click image to zoom Those correlations, where 1 indicates perfect positive correlation in precipitation levels and -1 indicates perfect negative correlation, are presented in Table 2 and illustrated in Figure 1. On average, all correlations are very small, with some modest positive correlation between both summer and total June through November precipitation in one year and summer precipitation the following year in Nebraska. The overall lack of correlation in precipitation from year-to-year is consistent with the long-held view that weather conditions are independent over time, particularly time horizons beyond a few weeks or months. In other words, the predictability of weather year-to-year is no different than the flips of a fair coin. Regardless of what has happened recently the probability that the next weather observation will be above or below average remains 50 percent.
click image to zoom The correlations in Table 2 are computed using the full 1895-2012 sample of data. It is possible for some correlation to be present at the extremes but is masked when looking at all the data. In order to determine whether this is in fact the case, we also examined for each state both July and total summer precipitation in the years that followed the 10 years with the smallest precipitation totals in the June through November period. As shown in Table 3, on average, July precipitation in those 10 years ranged from 82 to 98 percent of normal and averaged 92 percent across the four states. Summer precipitation ranged from 96 to 108 percent of normal and averaged 103 percent. So, there is a small tendency for extremely dry June-November periods to be followed by slightly dry Julys, but the entire following summer period actually tends to be slightly wet.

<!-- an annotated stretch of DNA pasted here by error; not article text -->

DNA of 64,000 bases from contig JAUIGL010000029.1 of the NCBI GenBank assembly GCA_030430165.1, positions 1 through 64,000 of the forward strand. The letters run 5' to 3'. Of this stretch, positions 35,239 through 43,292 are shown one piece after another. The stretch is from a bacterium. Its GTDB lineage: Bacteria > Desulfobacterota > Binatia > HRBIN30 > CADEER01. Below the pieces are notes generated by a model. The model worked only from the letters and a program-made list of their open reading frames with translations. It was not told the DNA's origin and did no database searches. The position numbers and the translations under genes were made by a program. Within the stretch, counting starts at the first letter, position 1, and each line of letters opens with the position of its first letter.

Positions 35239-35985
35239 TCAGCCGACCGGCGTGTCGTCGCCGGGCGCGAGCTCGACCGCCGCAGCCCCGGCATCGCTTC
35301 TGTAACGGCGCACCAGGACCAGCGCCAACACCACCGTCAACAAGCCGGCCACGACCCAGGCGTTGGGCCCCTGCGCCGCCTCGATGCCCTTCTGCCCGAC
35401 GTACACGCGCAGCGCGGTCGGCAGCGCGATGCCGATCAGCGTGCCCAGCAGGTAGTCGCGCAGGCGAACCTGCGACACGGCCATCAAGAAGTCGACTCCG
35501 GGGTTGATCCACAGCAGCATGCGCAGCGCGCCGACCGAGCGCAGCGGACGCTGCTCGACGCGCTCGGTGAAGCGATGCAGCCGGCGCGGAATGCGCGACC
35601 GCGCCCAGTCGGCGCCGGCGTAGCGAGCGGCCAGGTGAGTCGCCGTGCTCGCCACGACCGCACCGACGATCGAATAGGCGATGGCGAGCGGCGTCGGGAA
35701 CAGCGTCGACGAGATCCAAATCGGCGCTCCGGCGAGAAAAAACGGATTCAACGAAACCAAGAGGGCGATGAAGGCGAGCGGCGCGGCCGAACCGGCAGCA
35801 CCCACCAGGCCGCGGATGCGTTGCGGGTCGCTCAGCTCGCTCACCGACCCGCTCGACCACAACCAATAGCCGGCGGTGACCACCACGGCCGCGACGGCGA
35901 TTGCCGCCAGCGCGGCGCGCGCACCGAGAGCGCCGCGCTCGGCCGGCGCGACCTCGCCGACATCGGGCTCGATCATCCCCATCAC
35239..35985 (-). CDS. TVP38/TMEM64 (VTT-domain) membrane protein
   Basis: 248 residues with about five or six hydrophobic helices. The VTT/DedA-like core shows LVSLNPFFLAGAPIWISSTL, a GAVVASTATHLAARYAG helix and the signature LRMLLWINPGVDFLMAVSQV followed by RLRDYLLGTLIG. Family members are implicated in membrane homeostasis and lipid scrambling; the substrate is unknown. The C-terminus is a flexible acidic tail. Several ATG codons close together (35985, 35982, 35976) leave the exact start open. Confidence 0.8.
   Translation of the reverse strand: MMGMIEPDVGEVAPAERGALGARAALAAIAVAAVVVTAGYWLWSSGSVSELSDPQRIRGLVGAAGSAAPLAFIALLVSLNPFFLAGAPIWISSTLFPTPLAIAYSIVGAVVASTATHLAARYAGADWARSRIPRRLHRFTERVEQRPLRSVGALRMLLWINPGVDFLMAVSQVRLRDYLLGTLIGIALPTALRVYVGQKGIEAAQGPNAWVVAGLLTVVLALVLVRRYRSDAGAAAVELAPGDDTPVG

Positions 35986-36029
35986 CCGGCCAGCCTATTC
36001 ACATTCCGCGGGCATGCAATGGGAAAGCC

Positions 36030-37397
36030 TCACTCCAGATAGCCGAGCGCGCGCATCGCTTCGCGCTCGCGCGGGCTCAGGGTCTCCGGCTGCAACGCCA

We also identified the number of years that had more than a one-standard deviation precipitation deficit in either July or the full summer in the year following the 10 driest June through November periods. Those counts are as follows:
Like the previous correlation analysis, this analysis suggests little relationship between precipitation levels in dry years and summer precipitation the following year.
Careful analysis of the historical record indicates that recent precipitation levels and current soil moisture conditions provide little guidance in forming expectations for precipitation levels next summer. Historically, odds of favorable or unfavorable growing conditions have been independent of precipitation levels in the last half of the previous year. Beyond this particular analysis, we would expect to find general independence of year-to-year weather conditions. We reported on such independence, for example, in average winter and summer temperatures in a post earlier this year.